potato towers


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Every year I have somewhat of a love-hate relationship with my potato crop. There’s something about the joyful discovery of unearthing hundreds of tasty morsels from the ground that really brings out a childlike sense of delight in me. But then in the months after the harvest, when I discover I have volunteer potatoes sprouting up in places where I really didn’t want them, I start getting annoyed. There’s always that one (or ten!) miniscule marble-sized spud that goes unnoticed and starts replicating. Don’t get me wrong–in general I love plants that resow (and I’ve written about that before) but there’s something about potatoes popping up underneath and in the midst of other planting areas that I just don’t appreciate.

So this year I finally decided to isolate my potatoes in potato towers, a growing method I’ve always been curious to try. The basic idea is to plant the potatoes in an upright structure (usally some kind of wire tube) so that at harvest time you can just open the tower and all your potatoes spill out above ground. And the extra bonus is that this very tidy and contained approach is also supposed to provide higher yields.

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I’ve read about various methods for constructing potato towers but I ended up basing my decision on the materials that were most cost-effective and easily-available. I found chicken wire in 4′ width and bamboo fencing in 6′ width that I cut in half in to make 3′. So the final size of my towers is 4′ high (with the bamboo screen at 3′) and 2′ in diameter. I ended up with these dimensions rather arbitrarily but they turned out to be ideal in terms of my ability to load soil and compost from above.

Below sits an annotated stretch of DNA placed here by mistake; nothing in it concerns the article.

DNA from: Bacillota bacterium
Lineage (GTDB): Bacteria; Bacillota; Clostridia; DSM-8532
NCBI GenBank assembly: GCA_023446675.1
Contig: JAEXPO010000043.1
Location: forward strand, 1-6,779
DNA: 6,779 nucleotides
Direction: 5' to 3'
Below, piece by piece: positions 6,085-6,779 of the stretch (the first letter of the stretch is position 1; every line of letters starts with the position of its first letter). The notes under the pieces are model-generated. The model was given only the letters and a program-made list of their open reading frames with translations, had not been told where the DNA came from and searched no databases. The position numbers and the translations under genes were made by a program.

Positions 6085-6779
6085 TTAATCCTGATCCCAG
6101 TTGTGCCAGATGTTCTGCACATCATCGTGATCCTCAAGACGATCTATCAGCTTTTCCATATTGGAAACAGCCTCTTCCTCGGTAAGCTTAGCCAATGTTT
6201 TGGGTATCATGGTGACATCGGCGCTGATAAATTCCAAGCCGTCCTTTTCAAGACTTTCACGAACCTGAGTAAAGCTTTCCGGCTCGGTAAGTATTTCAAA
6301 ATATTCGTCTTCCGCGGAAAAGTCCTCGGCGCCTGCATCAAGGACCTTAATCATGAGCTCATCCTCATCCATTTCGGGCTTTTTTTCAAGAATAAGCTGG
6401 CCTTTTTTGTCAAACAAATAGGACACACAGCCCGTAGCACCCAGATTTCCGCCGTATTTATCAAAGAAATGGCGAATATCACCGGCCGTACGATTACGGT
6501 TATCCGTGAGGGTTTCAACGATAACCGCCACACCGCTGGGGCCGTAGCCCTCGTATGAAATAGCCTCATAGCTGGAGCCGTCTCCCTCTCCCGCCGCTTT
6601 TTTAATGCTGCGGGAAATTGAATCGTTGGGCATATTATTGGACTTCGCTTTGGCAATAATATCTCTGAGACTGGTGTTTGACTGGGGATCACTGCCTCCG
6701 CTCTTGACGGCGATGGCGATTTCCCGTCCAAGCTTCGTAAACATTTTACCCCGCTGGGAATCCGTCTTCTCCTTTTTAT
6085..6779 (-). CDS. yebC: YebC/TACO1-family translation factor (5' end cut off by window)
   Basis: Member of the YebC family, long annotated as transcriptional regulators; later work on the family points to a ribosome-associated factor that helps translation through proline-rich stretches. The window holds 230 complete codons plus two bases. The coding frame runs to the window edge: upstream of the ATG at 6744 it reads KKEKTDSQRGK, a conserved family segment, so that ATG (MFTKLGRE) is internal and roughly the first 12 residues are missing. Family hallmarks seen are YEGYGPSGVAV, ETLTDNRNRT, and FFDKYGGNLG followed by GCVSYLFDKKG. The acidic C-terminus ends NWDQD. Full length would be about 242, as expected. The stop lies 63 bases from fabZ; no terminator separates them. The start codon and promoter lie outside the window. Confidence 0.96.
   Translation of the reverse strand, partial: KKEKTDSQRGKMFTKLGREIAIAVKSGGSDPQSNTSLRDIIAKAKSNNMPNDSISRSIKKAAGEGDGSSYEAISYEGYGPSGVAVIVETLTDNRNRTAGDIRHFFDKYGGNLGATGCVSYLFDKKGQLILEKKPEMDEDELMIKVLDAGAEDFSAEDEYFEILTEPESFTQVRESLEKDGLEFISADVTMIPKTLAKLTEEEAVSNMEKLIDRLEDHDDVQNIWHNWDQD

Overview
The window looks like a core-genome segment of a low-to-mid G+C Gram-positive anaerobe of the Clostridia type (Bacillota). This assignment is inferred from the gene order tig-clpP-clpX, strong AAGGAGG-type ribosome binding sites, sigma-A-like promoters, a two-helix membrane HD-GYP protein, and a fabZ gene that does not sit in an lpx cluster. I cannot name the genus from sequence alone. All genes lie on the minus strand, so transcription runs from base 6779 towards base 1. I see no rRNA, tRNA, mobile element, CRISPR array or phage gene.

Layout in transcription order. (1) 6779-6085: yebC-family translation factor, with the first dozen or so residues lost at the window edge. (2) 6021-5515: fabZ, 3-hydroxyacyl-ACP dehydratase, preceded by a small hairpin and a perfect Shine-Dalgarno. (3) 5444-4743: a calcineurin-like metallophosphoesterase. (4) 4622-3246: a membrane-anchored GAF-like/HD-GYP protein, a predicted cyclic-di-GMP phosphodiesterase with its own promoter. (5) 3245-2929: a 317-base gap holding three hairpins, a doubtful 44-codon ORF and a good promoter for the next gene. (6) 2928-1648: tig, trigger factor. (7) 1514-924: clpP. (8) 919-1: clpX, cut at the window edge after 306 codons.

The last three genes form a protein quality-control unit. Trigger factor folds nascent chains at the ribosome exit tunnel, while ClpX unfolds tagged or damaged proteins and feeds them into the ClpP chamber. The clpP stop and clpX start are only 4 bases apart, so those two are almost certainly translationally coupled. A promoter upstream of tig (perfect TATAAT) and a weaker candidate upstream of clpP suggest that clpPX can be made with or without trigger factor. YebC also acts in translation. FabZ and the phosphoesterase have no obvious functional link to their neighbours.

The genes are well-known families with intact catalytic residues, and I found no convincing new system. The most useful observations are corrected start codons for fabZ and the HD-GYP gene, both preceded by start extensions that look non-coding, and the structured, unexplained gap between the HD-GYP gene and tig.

Once the towers were constructed, I reasearched numerous planting techniques–some people plant at the bottom and then fill the towers only with straw while others continue to layer soil and compost as the plant grows. I wasn’t sure which way to go so I blended both approaches–first laying down a bed of soil, then the potatoes, then a layer of compost followed by a layer of straw.

Once the first potato leaves emerged (last week, about a month after planting) I added on another thin layer of compost and more straw. When the leaves poke out again I plan to continue mulching with straw only.

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As for varieties, I planted a different one in each tower (five total). I repeated three of my usual favorites–German Butterball, Yellow Finn and Banana Fingerling and then added in two I haven’t grown before–Rose Finn and Bintje. As I’ve mentioned before, I usually buy my organic seed potatoes from Ronninger’s, but they’ve now merged with a company called Potato Garden. As far as I could tell they seem to have the same great selection, so I plan to keep supporting them in this new incarnation.

Potatoes are right up there on my list of important vegetables to grow at home. First off, because they are a critical crop to eat organically. According to studies by the USDA, Consumer Reports and the Environmental Working Group, 79.3% of potatoes sampled were found to contain pesticides. Yikes. Secondly, because you can grow so many more varieties of potatoes than you can find in stores. (At last count, Potato Garden was selling over 75 varieties.) And lastly, because there’s nothing quite like a fresh potato from the garden, cooked up with a little butter (or rosemary and olive oil) on top. Yum!

Counting the days to harvest!

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